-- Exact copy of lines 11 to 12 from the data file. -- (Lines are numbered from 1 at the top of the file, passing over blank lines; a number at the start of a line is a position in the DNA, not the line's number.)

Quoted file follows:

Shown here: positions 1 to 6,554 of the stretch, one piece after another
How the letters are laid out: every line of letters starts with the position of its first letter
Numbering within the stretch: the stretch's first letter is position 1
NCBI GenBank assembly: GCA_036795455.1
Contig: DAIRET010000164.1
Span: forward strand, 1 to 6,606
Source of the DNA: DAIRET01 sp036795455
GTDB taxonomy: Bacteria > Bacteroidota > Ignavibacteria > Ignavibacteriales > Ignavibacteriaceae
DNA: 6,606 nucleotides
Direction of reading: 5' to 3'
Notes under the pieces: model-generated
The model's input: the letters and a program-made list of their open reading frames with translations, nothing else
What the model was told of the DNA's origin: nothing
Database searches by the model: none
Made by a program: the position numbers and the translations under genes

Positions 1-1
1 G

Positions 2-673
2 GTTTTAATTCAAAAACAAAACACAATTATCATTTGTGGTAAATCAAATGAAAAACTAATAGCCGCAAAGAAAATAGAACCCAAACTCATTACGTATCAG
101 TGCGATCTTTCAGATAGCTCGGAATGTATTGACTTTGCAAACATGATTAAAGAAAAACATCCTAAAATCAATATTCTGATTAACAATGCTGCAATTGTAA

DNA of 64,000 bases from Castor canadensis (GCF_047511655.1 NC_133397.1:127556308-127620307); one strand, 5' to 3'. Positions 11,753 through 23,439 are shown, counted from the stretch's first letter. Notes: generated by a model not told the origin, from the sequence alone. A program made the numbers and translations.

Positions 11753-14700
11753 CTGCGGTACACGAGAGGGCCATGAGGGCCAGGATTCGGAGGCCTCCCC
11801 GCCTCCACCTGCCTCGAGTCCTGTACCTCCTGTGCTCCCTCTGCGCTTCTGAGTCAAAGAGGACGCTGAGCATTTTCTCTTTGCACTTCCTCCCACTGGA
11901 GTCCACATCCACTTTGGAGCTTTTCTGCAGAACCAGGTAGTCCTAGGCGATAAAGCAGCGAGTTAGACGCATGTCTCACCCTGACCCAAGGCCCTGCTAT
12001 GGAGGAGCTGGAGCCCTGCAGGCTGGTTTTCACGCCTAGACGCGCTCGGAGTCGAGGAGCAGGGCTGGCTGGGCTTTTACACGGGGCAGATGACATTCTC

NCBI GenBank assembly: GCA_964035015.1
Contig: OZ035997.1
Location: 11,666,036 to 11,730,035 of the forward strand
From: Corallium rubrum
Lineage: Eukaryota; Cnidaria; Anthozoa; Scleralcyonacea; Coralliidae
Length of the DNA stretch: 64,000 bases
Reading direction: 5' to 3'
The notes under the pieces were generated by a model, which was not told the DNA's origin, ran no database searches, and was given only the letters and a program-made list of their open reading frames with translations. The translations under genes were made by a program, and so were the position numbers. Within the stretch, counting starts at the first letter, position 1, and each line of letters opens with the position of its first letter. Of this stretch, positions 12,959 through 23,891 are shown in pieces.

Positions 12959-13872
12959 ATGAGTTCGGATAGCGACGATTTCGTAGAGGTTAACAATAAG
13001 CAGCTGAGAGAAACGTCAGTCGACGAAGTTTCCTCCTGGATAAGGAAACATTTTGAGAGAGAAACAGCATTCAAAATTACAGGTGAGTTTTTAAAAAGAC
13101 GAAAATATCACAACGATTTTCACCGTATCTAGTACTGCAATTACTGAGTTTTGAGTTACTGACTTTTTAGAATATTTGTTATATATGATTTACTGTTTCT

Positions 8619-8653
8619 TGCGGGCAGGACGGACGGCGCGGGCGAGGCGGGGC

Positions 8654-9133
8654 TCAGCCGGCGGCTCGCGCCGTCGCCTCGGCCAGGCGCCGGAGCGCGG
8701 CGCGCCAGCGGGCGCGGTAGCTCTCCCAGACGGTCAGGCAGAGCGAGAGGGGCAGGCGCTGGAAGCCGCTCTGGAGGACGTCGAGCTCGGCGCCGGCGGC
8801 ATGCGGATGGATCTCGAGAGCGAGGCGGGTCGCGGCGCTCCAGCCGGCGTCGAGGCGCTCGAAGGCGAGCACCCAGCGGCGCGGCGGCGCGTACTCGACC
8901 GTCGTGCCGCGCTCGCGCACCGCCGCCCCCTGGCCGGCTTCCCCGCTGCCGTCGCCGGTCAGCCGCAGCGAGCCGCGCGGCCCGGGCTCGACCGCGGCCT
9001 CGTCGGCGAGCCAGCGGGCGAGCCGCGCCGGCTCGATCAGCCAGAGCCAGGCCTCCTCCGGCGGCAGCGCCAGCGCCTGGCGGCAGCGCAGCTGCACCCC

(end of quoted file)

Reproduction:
Notes under the pieces: model-generated
The model's input: the letters and a program-made list of their open reading frames with translations, nothing else